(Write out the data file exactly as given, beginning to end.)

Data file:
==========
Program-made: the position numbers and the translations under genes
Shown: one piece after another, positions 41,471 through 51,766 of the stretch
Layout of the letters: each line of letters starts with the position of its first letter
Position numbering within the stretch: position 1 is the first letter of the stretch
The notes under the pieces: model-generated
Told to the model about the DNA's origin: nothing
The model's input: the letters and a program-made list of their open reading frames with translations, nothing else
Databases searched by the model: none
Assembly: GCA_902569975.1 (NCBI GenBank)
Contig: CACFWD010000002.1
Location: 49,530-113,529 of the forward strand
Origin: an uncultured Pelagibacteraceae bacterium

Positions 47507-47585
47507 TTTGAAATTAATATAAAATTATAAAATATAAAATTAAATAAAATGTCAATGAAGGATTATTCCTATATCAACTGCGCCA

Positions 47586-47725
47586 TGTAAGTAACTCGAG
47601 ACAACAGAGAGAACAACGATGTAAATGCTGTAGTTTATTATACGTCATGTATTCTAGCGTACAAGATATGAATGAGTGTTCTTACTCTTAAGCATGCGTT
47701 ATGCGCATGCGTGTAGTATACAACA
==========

Program-made: the position numbers and the translations under genes
Shown: one piece after another, positions 41,471 through 51,766 of the stretch
Layout of the letters: each line of letters starts with the position of its first letter
Position numbering within the stretch: position 1 is the first letter of the stretch
The notes under the pieces: model-generated
Told to the model about the DNA's origin: nothing
The model's input: the letters and a program-made list of their open reading frames with translations, nothing else
Databases searched by the model: none
Assembly: GCA_902569975.1 (NCBI GenBank)
Contig: CACFWD010000002.1
Location: 49,530-113,529 of the forward strand
Origin: an uncultured Pelagibacteraceae bacterium

Positions 47507-47585
47507 TTTGAAATTAATATAAAATTATAAAATATAAAATTAAATAAAATGTCAATGAAGGATTATTCCTATATCAACTGCGCCA

Positions 47586-47725
47586 TGTAAGTAACTCGAG
47601 ACAACAGAGAGAACAACGATGTAAATGCTGTAGTTTATTATACGTCATGTATTCTAGCGTACAAGATATGAATGAGTGTTCTTACTCTTAAGCATGCGTT
47701 ATGCGCATGCGTGTAGTATACAACA